Vermont is known for maple syrup and also for escalating pandemic cases.

I decided recently to publish my pandemic articles (over 300) into a series of books. I expect them to provide an eye-witness account of the daily accounts of living through a pandemic. This is not planned as a best-seller but merely an account from one person to provide insight twenty or more years from now.

I plan to compile, chronologically, over 300 articles I have written since the pandemic started. Today, I decided to write about each state and how its citizens are coping with the ups and downs of different variants and their capacity to handle each. No one was prepared for the first six months of 2020 to handle an unknown virus.

Vaccines and other drugs were being tested, and we were promised (sort of) that getting 100% of the American population vaccinated would stop coronavirus. That forecast appeared good for a few months. However, it is not the case today.

Vermont Status A quick review of the viral invasion of Vermont shows that the early phase (March-May 2020) had little impact on Vermont. All numbers reported herein are seven-day moving averages.

New cases rose to 25-30/day for a month and then dropped to single digits. Daily deaths peaked at five/day and averaged around two/day for most of a month. November 2020 through May 2021 saw a significant surge in new cases of COVID-19 averaging over 100/day for most of that time and almost approaching 200/day. Daily deaths peaked from early December into mid-January, averaging two deaths/day.

The Delta variant surge appears to have started in July 2021 and continues to trend upward into late October 2021. The post-winter 2020-21 saw new daily cases of COVID-19 drop to single digits through most of June and July. Since then, a steady increase in new daily cases of the pandemic virus rose to around 200/day for most of September and October. However, daily deaths have remained at one per day or less from May through September and have increased slightly to two/day since then.

The good, the bad, and the ugly are evident when reviewing the history of new cases of COVID-19 and daily deaths. The good is that daily deaths appear static at a rate less than that of the long winter of 2020-21, even though new cases of COVID-19 are still escalating to record highs.

The bad is that new cases of coronavirus are still escalating. The ugly is that there are few unvaccinated people left in Vermont. They proudly claim a nearly 90% vaccination rate, one of the highest in the country. Yet, the vaccinations appear to be lacking in protection.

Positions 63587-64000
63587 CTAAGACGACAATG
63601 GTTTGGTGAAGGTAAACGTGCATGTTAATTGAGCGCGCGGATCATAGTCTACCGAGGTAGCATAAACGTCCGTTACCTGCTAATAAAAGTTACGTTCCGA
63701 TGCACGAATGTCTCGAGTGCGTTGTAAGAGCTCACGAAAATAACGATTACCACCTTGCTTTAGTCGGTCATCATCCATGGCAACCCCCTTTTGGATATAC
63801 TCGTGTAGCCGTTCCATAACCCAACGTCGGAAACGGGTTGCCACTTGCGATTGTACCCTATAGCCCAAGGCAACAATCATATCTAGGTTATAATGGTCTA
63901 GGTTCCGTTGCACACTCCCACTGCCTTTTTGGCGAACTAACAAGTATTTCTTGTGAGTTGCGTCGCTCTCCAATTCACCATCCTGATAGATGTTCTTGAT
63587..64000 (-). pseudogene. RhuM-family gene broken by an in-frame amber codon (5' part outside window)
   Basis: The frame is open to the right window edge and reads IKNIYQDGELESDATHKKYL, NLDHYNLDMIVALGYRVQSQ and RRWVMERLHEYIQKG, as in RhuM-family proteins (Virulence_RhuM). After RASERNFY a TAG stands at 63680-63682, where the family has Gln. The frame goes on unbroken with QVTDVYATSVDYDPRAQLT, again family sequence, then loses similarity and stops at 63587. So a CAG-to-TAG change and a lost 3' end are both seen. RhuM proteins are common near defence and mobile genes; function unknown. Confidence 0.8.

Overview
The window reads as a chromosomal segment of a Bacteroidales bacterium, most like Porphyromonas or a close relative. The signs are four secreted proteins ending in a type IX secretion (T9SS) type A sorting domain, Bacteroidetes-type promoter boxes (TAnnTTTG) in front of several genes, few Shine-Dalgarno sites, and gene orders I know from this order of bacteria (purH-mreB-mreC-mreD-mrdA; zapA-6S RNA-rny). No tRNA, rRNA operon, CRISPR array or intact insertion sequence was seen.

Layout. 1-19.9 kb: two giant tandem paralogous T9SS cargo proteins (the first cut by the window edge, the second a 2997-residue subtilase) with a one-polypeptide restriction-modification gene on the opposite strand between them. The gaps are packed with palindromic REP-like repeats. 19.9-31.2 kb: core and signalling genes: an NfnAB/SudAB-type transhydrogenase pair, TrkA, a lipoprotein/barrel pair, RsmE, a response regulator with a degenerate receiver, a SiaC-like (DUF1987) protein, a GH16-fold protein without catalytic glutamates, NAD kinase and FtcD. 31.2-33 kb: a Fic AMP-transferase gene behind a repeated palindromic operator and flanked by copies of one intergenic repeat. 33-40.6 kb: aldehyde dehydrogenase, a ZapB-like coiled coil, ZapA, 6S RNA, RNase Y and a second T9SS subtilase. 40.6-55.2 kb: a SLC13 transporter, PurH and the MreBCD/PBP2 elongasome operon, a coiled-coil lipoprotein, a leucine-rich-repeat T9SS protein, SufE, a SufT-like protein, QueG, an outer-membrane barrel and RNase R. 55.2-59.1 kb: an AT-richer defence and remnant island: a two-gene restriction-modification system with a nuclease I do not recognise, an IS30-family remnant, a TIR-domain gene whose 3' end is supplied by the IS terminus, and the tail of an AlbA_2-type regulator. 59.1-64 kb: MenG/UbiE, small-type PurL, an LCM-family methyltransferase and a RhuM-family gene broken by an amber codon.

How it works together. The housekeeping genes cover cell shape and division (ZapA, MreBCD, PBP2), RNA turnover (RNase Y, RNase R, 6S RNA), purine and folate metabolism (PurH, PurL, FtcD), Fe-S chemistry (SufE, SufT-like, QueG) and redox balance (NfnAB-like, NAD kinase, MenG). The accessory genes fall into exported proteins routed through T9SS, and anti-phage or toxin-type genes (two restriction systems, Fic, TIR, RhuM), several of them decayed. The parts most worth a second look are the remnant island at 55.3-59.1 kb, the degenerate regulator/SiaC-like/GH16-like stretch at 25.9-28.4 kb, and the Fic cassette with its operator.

Vermont Surge The unvaccinated were a major portion of last winter’s surge. However, that cannot be applied equally to the current surge. We know that the Pfizer mRNA vaccine’s potency to protect against infection degrades after six months.

Last winter, the vaccines were not available, and many unvaccinated people became infected. However, some of the vaccinated people (90%) are becoming infected and being hospitalized. Is it the tenacity of the Delta variant or the degradation of the vaccine? Probably a bit of both.

Vermont Hospitalizations Each state tracks pandemic hospitalizations a bit differently, and it isn’t easy to compare one state to another sometimes. Most states do not collect and report pandemic-related hospitalizations of fully vaccinated people. Why? I do not know.

COVID-19 hospitalizations never exceeded 40/day at the beginning of the pandemic. However, from mid-November to mid-April, the daily hospitalization average was above 100/day. After that, several days had average hospitalizations over 170/day. From mid-July 2021, the hospitalization rate for new COVID-19 patients is escalating – from single digits to over 200/day with occasional daily individual reports of over 300/day. Vermont does not track breakthrough hospitalizations or breakthrough deaths. Countries like Ireland and Israel track breakthrough hospitalizations and deaths. Recently over half of the hospitalizations and deaths in both Ireland and Israel were from fully vaccinated people.

My best guess is that the vaccine’s effectiveness is the same regardless of which country is using it. If over half the new hospitalizations in Ireland and Israel are breakthrough cases, then half the new hospitalizations in the United States are probably breakthrough cases. The vaccine appears to effectively reduce severity and deaths from COVID-19 but not infection after six months. This link shows how the degradation of the mRNA vaccine has higher percentages of fully vaccinated people now than months ago. Six months ago, less than one percent of COVID-19 hospitalizations were vaccinated people.

The same link shows that unvaccinated COVID-19 patients requiring hospitalization are trending downward as fully COVID-19 vaccinated patients are increasing. The first week of October 2021 shows 43% of hospitalizations for COVID-19 are fully vaccinated people.


Vermont is my first state-level review for my future book compilation. I plan to write about each state before the end of 2021. Vermont happened to have a headline of interest, and that is why I started with Vermont rather than another state first. The next state – Maine.

Live Longer & Enjoy Life! – Red O’Laughlin –


One Response

  1. “…unvaccinated COVID-19 patients requiring hospitalization are trending downward as fully COVID-19 vaccinated patients are increasing…” What a bummer – sort of debunks the “Pandemic of the Unvaccinated” theory!! Wonder what’s next?!?!?

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